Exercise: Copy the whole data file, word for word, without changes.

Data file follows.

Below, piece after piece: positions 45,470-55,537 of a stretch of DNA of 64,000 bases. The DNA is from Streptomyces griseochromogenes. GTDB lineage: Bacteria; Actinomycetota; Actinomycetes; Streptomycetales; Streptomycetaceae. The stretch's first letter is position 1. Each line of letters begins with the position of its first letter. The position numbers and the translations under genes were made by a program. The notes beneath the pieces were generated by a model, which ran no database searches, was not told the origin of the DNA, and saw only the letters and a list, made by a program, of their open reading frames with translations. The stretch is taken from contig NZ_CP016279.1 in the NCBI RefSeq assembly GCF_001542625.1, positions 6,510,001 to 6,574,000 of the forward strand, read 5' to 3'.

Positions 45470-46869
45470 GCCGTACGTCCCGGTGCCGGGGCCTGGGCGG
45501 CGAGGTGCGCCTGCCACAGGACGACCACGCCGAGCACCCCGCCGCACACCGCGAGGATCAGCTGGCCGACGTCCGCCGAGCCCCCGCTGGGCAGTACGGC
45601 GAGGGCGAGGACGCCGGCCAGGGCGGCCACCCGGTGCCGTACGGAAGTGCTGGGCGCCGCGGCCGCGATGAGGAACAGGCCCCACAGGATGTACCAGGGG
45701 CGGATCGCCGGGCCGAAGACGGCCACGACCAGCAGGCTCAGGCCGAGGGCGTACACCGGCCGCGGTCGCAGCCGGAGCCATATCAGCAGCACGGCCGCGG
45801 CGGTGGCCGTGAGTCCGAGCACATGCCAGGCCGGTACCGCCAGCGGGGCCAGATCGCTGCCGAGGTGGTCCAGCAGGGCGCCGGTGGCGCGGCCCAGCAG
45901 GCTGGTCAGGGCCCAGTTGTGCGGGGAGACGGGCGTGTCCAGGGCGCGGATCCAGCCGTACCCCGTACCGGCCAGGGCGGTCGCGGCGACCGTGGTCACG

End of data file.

Below, piece after piece: positions 45,470-55,537 of a stretch of DNA of 64,000 bases. The DNA is from Streptomyces griseochromogenes. GTDB lineage: Bacteria; Actinomycetota; Actinomycetes; Streptomycetales; Streptomycetaceae. The stretch's first letter is position 1. Each line of letters begins with the position of its first letter. The position numbers and the translations under genes were made by a program. The notes beneath the pieces were generated by a model, which ran no database searches, was not told the origin of the DNA, and saw only the letters and a list, made by a program, of their open reading frames with translations. The stretch is taken from contig NZ_CP016279.1 in the NCBI RefSeq assembly GCF_001542625.1, positions 6,510,001 to 6,574,000 of the forward strand, read 5' to 3'.

Positions 45470-46869
45470 GCCGTACGTCCCGGTGCCGGGGCCTGGGCGG
45501 CGAGGTGCGCCTGCCACAGGACGACCACGCCGAGCACCCCGCCGCACACCGCGAGGATCAGCTGGCCGACGTCCGCCGAGCCCCCGCTGGGCAGTACGGC
45601 GAGGGCGAGGACGCCGGCCAGGGCGGCCACCCGGTGCCGTACGGAAGTGCTGGGCGCCGCGGCCGCGATGAGGAACAGGCCCCACAGGATGTACCAGGGG
45701 CGGATCGCCGGGCCGAAGACGGCCACGACCAGCAGGCTCAGGCCGAGGGCGTACACCGGCCGCGGTCGCAGCCGGAGCCATATCAGCAGCACGGCCGCGG
45801 CGGTGGCCGTGAGTCCGAGCACATGCCAGGCCGGTACCGCCAGCGGGGCCAGATCGCTGCCGAGGTGGTCCAGCAGGGCGCCGGTGGCGCGGCCCAGCAG
45901 GCTGGTCAGGGCCCAGTTGTGCGGGGAGACGGGCGTGTCCAGGGCGCGGATCCAGCCGTACCCCGTACCGGCCAGGGCGGTCGCGGCGACCGTGGTCACG